Wednesday, 15 May 2013

The Great Internship Scam: Free Labour Dressed Up In The Fancy Cloak Of Reciprocity

As a recent university graduate and new member of Ireland’s massive 14% + unemployed club, I have been eagerly scouring the internet looking for work. Of course this task was never going to be easy with over 400,000 others on the dole queues, but the task is not being made any easier by the government’s promotion of free labour for employers through the normalisation of internship schemes. A cursory glance over any jobs website with show that many companies are no longer hiring for real jobs and it is only internships on offer. I mean one can't blame the companies can they? If you run a for-profit business and there is free labour on offer, you would be mad not to take advantage of it.

Saturday, 11 May 2013

Prostitution: A Viable Form of Employment or is it Sexual Exploitation?

The issue of prostitution is one that has provoked much discussion and debate over the course of many centuries. For some, the so-called ‘oldest profession in the world’ is something that has always and will always be a feature of life. Some suggest it is a viable form of employment as a woman can use her body as she wishes. For others, prostitution is not a profession and is something that stems from both unequal power relations between men and women and exists as a form of sexual exploitation degradation. This article will analyse these two competing arguments on the issue of prostitution by firstly outlining two examples from Australia and the Netherlands where prostitution has been legalised and is seen as viable employment before going on to outline the arguments that suggest that prostitution is exploitation, degradation and based on unequal power relations. I will then critique each of these arguments before concluding that prostitution is the purest form of exploitation that exists towards women and should never been seen as a viable form of employment.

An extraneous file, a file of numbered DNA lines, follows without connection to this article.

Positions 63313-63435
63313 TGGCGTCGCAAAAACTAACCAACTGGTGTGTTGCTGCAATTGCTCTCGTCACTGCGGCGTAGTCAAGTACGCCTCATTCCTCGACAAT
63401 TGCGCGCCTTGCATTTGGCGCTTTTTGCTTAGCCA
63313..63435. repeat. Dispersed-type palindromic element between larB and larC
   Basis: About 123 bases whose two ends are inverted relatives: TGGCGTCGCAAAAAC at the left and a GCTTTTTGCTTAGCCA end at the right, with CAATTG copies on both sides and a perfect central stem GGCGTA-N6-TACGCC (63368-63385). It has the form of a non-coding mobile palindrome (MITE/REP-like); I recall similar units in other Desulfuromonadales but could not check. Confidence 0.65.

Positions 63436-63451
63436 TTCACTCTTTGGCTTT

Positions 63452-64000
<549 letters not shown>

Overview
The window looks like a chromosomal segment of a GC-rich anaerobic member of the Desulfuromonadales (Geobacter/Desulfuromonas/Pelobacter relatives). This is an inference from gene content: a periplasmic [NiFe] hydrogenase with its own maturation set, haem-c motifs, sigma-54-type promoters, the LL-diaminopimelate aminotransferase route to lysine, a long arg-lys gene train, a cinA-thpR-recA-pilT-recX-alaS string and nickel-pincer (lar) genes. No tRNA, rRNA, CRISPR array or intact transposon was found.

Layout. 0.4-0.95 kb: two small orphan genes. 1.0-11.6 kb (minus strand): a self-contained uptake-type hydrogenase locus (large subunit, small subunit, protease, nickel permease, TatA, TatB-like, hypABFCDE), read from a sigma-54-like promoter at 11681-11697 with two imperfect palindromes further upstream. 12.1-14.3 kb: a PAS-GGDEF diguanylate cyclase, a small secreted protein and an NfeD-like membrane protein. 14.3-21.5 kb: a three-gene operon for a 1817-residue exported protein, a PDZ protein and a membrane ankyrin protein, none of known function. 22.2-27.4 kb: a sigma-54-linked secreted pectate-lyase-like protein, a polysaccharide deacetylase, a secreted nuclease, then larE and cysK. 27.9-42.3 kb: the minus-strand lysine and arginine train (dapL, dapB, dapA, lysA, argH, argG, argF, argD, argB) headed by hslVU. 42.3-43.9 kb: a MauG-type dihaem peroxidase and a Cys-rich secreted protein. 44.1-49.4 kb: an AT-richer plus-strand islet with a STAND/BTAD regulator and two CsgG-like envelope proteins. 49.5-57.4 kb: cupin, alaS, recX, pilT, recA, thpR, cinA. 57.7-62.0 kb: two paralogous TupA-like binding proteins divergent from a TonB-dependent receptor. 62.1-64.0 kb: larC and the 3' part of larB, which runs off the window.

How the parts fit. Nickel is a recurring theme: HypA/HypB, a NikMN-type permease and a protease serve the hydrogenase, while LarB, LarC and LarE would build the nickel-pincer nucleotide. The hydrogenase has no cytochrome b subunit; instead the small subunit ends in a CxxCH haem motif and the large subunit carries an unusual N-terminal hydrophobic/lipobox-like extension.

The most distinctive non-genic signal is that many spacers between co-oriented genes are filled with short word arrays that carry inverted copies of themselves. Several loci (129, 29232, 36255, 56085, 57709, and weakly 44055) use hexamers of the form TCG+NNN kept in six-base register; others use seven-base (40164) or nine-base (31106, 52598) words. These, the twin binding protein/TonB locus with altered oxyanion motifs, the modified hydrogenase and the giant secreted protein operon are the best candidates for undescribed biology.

Saturday, 16 March 2013

A Comparison Between the Great Depression and the Global Crisis

The 1929 stock market crash and the subsequent ‘great depression’ was the biggest economic crisis that the world has experienced. The depth and length of the crisis and the suffering that it caused is legendary. Therefore when the global financial crisis struck in 2007, many rushed to proclaim that we were about to experience another depression on a similar scale, or at least what some have termed a ‘great recession’. This paper will compare and contrast the two economic crises to analyse the key similarities and differences between the two. To do this, the paper will firstly provide an outline of the conditions that led to the 1929 crash in the economy. Moving on from here the paper will then look at the policy responses that were implemented to tackle the crisis before analysing the conditions that precipitated the 2007 financial crisis and the policy responses, to draw out the similarities and differences of each of the crises, and to ascertain were any lessons learned during the current global crisis from the policies of the great depression era. Finally the  paper will conclude with a discussion of the main points raised by the analysis of both crises and a look at the future prospects for recovery.